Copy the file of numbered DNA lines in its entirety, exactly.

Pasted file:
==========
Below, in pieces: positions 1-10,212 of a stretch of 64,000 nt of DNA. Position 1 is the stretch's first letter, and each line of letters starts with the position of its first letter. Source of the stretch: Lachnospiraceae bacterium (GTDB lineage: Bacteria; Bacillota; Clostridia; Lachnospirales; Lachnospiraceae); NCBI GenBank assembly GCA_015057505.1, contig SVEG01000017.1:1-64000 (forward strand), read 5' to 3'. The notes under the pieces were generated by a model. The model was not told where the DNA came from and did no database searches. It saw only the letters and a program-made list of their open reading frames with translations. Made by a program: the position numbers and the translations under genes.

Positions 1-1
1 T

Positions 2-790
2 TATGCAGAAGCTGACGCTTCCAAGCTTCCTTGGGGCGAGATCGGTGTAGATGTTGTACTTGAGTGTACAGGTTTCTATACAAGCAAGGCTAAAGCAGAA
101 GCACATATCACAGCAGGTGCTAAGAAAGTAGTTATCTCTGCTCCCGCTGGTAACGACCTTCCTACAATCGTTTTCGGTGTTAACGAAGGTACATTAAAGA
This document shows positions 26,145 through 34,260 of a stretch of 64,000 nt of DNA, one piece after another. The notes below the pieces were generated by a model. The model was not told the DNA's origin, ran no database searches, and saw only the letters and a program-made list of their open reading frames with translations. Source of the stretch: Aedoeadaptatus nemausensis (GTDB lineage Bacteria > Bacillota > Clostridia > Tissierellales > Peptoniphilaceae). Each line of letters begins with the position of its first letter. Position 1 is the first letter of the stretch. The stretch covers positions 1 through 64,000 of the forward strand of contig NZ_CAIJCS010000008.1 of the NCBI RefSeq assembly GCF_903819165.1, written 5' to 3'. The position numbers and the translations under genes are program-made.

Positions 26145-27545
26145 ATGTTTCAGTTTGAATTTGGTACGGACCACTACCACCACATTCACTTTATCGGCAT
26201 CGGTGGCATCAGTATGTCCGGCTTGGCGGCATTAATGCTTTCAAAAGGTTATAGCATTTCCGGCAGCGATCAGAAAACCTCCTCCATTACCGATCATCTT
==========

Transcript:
Below, in pieces: positions 1-10,212 of a stretch of 64,000 nt of DNA. Position 1 is the stretch's first letter, and each line of letters starts with the position of its first letter. Source of the stretch: Lachnospiraceae bacterium (GTDB lineage: Bacteria; Bacillota; Clostridia; Lachnospirales; Lachnospiraceae); NCBI GenBank assembly GCA_015057505.1, contig SVEG01000017.1:1-64000 (forward strand), read 5' to 3'. The notes under the pieces were generated by a model. The model was not told where the DNA came from and did no database searches. It saw only the letters and a program-made list of their open reading frames with translations. Made by a program: the position numbers and the translations under genes.

Positions 1-1
1 T

Positions 2-790
2 TATGCAGAAGCTGACGCTTCCAAGCTTCCTTGGGGCGAGATCGGTGTAGATGTTGTACTTGAGTGTACAGGTTTCTATACAAGCAAGGCTAAAGCAGAA
101 GCACATATCACAGCAGGTGCTAAGAAAGTAGTTATCTCTGCTCCCGCTGGTAACGACCTTCCTACAATCGTTTTCGGTGTTAACGAAGGTACATTAAAGA
This document shows positions 26,145 through 34,260 of a stretch of 64,000 nt of DNA, one piece after another. The notes below the pieces were generated by a model. The model was not told the DNA's origin, ran no database searches, and saw only the letters and a program-made list of their open reading frames with translations. Source of the stretch: Aedoeadaptatus nemausensis (GTDB lineage Bacteria > Bacillota > Clostridia > Tissierellales > Peptoniphilaceae). Each line of letters begins with the position of its first letter. Position 1 is the first letter of the stretch. The stretch covers positions 1 through 64,000 of the forward strand of contig NZ_CAIJCS010000008.1 of the NCBI RefSeq assembly GCF_903819165.1, written 5' to 3'. The position numbers and the translations under genes are program-made.

Positions 26145-27545
26145 ATGTTTCAGTTTGAATTTGGTACGGACCACTACCACCACATTCACTTTATCGGCAT
26201 CGGTGGCATCAGTATGTCCGGCTTGGCGGCATTAATGCTTTCAAAAGGTTATAGCATTTCCGGCAGCGATCAGAAAACCTCCTCCATTACCGATCATCTT